The mechanisms through which cancer cells lock in altered transcriptional programs in support of metastasis remain largely unknown. Through integrative analysis of clinical breast cancer gene expression datasets, cell line models of breast cancer progression, and mutation data from cancer genome resequencing studies, we identified RNA binding motif protein 47 (RBM47) as a suppressor of breast cancer progression and metastasis. RBM47 inhibited breast cancer re-initiation and growth in experimental models. Transcriptome-wide HITS-CLIP analysis revealed widespread RBM47 binding to mRNAs, most prominently in introns and 3'UTRs. RBM47 altered splicing and abundance of a subset of its target mRNAs. Some of the mRNAs stabilized by RBM47, as exemplified by dickkopf WNT signaling pathway inhibitor 1, inhibit tumor progression downstream of RBM47. Our work identifies RBM47 as an RNA-binding protein that can suppress breast cancer progression and demonstrates how the inactivation of a broadly targeted RNA chaperone enables selection of a pro-metastatic state.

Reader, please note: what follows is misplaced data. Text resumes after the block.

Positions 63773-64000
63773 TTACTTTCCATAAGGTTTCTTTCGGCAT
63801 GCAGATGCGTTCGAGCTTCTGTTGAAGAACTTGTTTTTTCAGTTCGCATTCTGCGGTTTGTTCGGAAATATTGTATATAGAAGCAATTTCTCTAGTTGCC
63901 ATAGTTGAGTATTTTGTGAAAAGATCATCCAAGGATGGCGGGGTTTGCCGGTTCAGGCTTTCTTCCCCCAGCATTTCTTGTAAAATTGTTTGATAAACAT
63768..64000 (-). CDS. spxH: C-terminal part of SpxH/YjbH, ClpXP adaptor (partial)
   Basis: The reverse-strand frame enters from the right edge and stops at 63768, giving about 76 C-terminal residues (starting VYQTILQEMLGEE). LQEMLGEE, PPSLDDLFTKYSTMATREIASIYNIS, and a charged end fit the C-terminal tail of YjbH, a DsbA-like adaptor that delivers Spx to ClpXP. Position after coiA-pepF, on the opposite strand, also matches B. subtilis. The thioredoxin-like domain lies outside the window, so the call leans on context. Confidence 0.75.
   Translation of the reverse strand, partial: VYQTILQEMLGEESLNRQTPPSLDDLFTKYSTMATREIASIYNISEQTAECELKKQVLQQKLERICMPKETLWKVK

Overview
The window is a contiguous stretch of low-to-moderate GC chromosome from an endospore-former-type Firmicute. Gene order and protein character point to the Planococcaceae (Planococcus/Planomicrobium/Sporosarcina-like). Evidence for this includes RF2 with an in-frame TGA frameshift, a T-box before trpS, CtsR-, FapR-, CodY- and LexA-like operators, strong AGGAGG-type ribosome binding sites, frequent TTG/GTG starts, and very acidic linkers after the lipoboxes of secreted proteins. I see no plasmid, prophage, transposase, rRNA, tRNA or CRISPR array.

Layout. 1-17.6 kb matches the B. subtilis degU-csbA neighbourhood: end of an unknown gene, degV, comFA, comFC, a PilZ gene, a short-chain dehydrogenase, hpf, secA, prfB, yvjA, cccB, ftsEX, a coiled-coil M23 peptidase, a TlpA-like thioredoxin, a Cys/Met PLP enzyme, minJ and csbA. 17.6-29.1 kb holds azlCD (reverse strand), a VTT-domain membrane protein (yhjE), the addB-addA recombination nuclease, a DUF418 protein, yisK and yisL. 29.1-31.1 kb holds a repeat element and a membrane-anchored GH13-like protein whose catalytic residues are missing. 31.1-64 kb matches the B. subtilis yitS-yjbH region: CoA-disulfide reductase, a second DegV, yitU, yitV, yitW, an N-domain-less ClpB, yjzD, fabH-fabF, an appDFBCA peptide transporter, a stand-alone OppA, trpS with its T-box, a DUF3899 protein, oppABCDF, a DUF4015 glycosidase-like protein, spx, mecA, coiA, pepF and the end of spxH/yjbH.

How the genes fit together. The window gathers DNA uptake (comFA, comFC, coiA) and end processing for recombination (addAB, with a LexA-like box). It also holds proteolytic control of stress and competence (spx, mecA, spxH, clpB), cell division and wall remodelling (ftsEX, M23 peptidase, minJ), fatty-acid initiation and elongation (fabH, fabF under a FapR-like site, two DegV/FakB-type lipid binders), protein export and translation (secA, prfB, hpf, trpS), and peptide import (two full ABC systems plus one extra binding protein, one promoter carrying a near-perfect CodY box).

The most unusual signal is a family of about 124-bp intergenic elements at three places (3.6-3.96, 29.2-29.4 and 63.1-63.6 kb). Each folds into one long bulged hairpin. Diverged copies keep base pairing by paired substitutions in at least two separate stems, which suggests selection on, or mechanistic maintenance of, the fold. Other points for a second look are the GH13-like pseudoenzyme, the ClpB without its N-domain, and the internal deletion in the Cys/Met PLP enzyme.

Keywords: RNA binding proteins; breast cancer; chromosomes; genes; human; human biology; medicine; metastasis; mouse.